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Re: Motorcycle ABS soon to become the norm

Great post Steve.  The cycle canada guys gave a very good description 
of why abs is a good thing. Thanks for the info.

Bob Hadden '05R12GS (Linked ABS), '62R27 (not)

On Mar 1, 2005, at 1:52 PM, Steve Makohin wrote:

> Hello,
> Takeo Fukui, president of Honda Motor Co., recently announced that by 
> the end of 2007 (a scant 22 months away), every new Honda sport bike, 
> touring bike, and large scooter would be introduced with a linked 
> braking system and ABS. This info, as reported by Cycle Canada (March 
> '05 issue, page 7) goes on to say that "by the end of 2010, every 
> Honda motorcycle over 250 cc, with the exception of dirt bikes, will 
> be available with linked ABS. Dual-sport models will also be offered 
> with the design."
> The ACEM (Association des Constructeurs Europeens de Motorcycle), 
> which includes every major Japanese motorcycle manufacturer and 
> European brands, announced that by the end of 2010, half of all models 
> sold by represented companies will have "advanced braking systems." 
> Harley-Davidson, who is not an ACEM member and whose loyal customer 
> base despises the idea of ABS almost as much as fuel injection or 
> overhead cams, has bowed to the influence of Unit Sales by developing 
> ABS in response to Authority demand for this feature.
> The CC article gives a nod to ABS-bashers who assert that a skilled 
> rider without ABS can outbrake an ABS-equipped bike, with unspoken 
> caveats including good traction conditions, and giving the skilled 
> rider several practice runs to assess the actual limits of traction.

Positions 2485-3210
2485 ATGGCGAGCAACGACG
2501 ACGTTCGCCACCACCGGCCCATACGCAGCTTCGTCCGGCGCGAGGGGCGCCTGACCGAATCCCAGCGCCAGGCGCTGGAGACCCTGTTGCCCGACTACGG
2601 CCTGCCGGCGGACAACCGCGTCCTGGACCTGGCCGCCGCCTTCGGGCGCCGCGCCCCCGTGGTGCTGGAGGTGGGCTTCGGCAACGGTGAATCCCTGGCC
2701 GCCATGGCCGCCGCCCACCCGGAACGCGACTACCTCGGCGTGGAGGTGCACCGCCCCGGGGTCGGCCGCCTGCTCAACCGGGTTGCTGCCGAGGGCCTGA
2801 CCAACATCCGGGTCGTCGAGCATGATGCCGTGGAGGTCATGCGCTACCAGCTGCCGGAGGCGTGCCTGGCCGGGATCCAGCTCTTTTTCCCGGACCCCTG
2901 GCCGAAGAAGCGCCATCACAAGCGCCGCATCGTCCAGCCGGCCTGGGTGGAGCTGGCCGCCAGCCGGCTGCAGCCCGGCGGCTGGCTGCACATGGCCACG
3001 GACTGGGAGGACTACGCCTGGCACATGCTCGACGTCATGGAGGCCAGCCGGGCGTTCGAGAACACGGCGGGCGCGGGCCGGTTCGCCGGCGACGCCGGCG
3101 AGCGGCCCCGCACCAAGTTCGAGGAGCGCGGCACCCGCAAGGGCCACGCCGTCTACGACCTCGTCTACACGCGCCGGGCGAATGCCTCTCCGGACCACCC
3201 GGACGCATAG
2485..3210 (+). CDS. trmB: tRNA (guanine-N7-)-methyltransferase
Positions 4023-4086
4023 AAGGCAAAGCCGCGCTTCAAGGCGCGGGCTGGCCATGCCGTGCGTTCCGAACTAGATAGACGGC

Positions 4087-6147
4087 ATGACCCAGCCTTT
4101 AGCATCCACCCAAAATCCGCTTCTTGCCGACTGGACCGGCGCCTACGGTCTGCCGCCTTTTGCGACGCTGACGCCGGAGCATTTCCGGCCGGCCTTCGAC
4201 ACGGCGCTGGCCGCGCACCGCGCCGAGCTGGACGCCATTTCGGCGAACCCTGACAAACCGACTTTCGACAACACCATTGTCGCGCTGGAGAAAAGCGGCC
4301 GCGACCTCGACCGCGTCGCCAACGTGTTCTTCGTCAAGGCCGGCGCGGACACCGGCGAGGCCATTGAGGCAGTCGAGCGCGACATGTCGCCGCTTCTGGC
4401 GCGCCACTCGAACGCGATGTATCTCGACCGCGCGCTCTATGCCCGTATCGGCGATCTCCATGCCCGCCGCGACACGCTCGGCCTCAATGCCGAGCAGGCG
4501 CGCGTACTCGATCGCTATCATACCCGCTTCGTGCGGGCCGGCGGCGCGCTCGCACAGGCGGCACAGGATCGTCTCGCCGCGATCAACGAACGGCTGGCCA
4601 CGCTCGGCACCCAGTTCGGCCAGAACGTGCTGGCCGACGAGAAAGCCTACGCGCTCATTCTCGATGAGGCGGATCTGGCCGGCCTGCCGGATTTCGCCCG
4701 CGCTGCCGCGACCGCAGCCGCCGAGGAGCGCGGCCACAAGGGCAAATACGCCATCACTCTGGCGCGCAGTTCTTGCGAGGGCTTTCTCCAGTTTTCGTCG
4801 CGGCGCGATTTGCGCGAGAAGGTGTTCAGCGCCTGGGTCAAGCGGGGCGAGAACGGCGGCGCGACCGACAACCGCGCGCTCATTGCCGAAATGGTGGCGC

> Given a "real life" emergency in which the actual limits of traction 
> are uncertain and/or the traction is poor, and the rider is given a 
> single chance to respond, ABS outshines humans. According to studies, 
> "[humans] don't perform at our best in an extreme emergency; our 
> brains tend to simplify and reduce, focusing on a single action. With 
> a conventional motorcycle, there is no single action that will result 
> in efficient emergency braking -- by definition it's an example of 
> multitasking -- but a linked braking system with ABS comes pretty 
> close to offering a solution."
> With widespread application of ABS on bikes, expect lighter, smaller, 
> less expensive ABS units to be made, as well as units that are tuned 
> for performance riding with faster cycle times.
> You can find Cycle Canada online at www.cyclecanadamagazine.net. I 
> highly recommend it as being informed, unbiased, well-written, and 
> intelligent. Hell, they were even saying that BMW oilheads were 
> enjoyable bikes back in the days when the rags couldn't find anything 
> good to say about them. I am not associated with Cycle Canada or their 
> relations.
> -Steve Makohin
> '01 R1100S/ABS